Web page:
Prior to the 19th century, Rio de Janeiro was surrounded by Atlantic rain forest. Today, all that remains is the 13-square-mile (33-square-kilometer) jungle known as Tijuca National Park. Studded with tropical trees knotted together by jungle vines, the world’s largest urban forest is home to ocelots, howler monkeys, more than 300 bird species, waterfalls, and one of Rio’s iconic landmarks, the Christ the Redeemer (Cristo Redentor) statue standing atop Corcovado Mountain.
Popular among hikers and nature lovers, this UNESCO World Heritage Site welcomes 3 million visitors each year. While many make a beeline for Corcovado, the park’s offerings extend well beyond the famous Christ the Redeemer statue. Options include hiking up Pico da Tijuca (Rio’s second-highest peak), exploring the forest by bike or Jeep tour, hang gliding from Pedra Bonita, rock climbing, and walking the well-marked trails to the caves and waterfalls that dot the Tijuca rain forest. Choose a guided small-group driving or hiking tour to fully experience the park.
Things to Know Before You Go
The national park is a must-visit for adventure travelers and nature lovers in Rio de Janeiro.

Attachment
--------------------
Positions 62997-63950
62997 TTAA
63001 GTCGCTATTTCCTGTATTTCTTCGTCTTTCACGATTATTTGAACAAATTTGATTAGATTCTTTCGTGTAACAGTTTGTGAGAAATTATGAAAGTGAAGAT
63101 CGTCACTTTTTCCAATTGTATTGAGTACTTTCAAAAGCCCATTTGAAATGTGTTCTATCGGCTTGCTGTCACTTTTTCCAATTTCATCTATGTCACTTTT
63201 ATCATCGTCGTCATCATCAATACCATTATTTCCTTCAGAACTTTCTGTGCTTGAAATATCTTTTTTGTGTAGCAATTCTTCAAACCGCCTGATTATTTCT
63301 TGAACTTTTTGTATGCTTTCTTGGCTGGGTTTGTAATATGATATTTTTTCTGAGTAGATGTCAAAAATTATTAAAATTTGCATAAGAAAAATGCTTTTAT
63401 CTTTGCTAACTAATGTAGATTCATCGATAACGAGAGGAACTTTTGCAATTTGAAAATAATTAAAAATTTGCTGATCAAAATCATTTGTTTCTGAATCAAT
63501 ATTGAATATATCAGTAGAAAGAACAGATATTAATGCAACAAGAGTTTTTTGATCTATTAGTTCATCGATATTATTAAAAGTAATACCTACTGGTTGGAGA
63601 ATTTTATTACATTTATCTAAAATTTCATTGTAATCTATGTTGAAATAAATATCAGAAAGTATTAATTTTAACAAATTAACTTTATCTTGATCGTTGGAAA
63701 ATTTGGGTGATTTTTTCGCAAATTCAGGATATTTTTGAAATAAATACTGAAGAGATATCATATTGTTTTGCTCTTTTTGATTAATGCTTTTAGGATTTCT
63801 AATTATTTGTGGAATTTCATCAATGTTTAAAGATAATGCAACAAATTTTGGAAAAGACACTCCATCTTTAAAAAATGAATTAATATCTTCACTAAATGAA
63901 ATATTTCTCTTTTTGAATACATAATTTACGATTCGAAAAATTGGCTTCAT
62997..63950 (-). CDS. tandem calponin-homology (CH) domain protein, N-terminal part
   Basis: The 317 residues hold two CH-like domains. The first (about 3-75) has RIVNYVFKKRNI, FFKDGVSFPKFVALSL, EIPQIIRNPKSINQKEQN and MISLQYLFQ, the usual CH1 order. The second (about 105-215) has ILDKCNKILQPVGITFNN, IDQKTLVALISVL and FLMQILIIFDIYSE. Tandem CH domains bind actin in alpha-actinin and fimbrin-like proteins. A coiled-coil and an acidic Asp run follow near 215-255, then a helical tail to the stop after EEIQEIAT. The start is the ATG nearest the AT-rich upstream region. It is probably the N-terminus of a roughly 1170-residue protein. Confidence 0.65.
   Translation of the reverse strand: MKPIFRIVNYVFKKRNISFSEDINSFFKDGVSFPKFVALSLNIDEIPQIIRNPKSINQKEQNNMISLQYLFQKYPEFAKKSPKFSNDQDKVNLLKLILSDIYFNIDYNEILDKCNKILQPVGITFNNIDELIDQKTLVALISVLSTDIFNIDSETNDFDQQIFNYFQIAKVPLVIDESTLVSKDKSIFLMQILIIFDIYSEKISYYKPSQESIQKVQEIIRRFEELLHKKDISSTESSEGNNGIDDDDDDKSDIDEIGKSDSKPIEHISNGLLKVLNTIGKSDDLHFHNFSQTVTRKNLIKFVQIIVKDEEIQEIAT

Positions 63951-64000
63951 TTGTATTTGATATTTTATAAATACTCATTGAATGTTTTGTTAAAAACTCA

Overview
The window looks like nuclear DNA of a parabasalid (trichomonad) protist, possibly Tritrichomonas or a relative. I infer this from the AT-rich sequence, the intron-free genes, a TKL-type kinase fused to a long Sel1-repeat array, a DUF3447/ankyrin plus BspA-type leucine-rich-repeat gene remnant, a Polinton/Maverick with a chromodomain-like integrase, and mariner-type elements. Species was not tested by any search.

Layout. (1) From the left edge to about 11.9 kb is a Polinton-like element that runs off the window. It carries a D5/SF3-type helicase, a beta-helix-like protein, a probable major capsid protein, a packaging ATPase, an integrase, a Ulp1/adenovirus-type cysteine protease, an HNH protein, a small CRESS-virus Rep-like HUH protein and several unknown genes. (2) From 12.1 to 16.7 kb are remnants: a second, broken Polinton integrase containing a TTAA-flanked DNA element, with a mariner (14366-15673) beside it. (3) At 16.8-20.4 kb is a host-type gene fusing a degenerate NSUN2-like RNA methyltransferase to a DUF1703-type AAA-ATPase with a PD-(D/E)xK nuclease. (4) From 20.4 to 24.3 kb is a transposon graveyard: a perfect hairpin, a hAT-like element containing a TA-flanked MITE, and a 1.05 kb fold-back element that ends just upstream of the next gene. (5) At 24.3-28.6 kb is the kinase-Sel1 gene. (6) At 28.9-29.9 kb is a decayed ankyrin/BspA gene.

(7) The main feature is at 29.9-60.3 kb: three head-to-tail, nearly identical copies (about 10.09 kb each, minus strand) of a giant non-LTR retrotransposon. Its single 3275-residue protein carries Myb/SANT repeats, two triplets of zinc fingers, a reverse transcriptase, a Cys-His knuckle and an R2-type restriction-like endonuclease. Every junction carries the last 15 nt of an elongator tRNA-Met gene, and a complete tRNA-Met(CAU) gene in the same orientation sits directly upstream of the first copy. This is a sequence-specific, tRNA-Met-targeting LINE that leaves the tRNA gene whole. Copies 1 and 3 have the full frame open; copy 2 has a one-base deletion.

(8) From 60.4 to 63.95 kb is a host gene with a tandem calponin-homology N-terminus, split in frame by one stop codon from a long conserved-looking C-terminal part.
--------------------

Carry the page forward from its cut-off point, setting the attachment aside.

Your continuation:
The park is free to enter, but Christ the Redeemer requires an admission ticket.
Wear comfortable hiking shoes suitable for walking on uneven surfaces.
Remember to bring water and insect repellant, especially if you plan to hike.
How to Get to Tijuca National Park
With no public transportation within the park, one of the most convenient ways to experience it is on a guided tour that includes hotel pickup and drop-off. Those who prefer to visit independently can arrive by car or catch a bus or taxi to the park entrance.
When to Get There
Tijuca National Park is open daily, with extended hours in summer. Hiking conditions are best during the summer dry season (November to February). June, July, and October experience the most rain, which can make hiking a challenge without proper gear.
What to See at Tijuca National Park
Taunay Waterfall is one of the park’s most popular sights, and just beyond it sits Mayrink Chapel with painted panels by Brazilian artist Candido Portinari. Dona Marta affords some of the best views on the way up Corcovado Mountain, while the Vista Chinesa (Chinese View) viewpoint honors the 19th-century Chinese immigrants who arrived to start tea plantations.